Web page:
In August, Pakistan’s three censor boards cleared Saim Sadiq’s award-winning film Joyland for release. Shot in Lahore, the film is about a young married man from a conservative family who finds work at a dance theatre and falls in love with a trans woman struggling to land her moment on stage. It was the first Pakistani film to screen at Cannes and it won the Un Certain Regard prize, receiving a standing ovation nearly10 minutes long.

Even though the film was then subject to various bans in Pakistan, after being accused of pushing an LGTBQ+ agenda and misrepresenting Pakistani culture, it finally appeared in Pakistani cinemas in November, with Malala Yousafzai signing on as executive producer.

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The Kashmir Files: Israeli director sparks outrage in India over ‘vulgar movie’ remarks

Nadav Lapid, chair of the International film festival India, spoke out against work that critics say is anti-Muslim propaganda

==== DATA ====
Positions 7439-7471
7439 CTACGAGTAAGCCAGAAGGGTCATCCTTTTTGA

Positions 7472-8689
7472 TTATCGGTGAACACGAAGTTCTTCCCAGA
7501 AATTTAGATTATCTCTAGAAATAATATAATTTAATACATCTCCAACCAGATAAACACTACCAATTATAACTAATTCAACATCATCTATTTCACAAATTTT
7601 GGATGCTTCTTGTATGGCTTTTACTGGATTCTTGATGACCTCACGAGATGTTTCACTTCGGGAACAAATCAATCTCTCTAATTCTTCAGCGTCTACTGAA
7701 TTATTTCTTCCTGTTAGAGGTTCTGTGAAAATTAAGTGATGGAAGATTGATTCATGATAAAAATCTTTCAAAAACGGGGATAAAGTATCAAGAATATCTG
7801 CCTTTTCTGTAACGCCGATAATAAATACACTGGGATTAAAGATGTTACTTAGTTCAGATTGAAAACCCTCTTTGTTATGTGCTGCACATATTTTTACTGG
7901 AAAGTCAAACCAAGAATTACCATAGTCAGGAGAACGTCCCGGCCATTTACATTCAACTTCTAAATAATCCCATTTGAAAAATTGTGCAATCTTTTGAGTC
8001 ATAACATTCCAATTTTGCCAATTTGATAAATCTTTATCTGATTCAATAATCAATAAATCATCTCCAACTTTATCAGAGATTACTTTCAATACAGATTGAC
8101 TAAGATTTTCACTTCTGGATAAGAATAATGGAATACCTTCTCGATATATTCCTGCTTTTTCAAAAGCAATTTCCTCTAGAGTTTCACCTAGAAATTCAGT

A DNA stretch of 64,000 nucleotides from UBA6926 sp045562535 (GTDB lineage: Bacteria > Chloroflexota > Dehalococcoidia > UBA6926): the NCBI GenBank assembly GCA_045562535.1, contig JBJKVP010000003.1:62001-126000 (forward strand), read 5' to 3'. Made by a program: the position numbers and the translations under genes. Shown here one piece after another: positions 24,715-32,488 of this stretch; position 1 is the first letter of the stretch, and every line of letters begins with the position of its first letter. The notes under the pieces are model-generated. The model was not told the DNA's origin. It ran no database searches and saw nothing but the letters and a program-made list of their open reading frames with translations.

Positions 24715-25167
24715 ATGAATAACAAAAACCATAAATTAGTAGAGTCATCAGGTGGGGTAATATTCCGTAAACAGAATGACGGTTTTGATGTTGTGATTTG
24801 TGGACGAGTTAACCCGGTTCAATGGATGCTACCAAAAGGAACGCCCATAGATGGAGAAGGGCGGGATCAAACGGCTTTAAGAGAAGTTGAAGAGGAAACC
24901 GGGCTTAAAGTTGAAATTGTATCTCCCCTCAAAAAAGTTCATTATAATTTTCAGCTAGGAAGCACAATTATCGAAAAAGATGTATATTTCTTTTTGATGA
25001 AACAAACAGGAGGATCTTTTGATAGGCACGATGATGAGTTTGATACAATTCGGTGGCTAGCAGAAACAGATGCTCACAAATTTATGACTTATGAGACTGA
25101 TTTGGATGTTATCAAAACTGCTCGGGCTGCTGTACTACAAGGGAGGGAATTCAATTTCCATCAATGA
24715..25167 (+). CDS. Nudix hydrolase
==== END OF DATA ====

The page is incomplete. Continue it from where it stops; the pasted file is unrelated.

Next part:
A row has erupted in India after an Israeli director described a controversial film about Kashmir as propaganda and a “vulgar movie”, prompting the Israeli ambassador to issue an apology.

Nadav Lapid, who was chair of this year’s panel of the international film festival of India (IFFI), spoke out against the inclusion of The Kashmir Files at the event.

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Film depicting transgender love affair to be screened in Pakistan

Cannes Jury prize-winning Joyland had previously been banned following objections by Islamist hardliners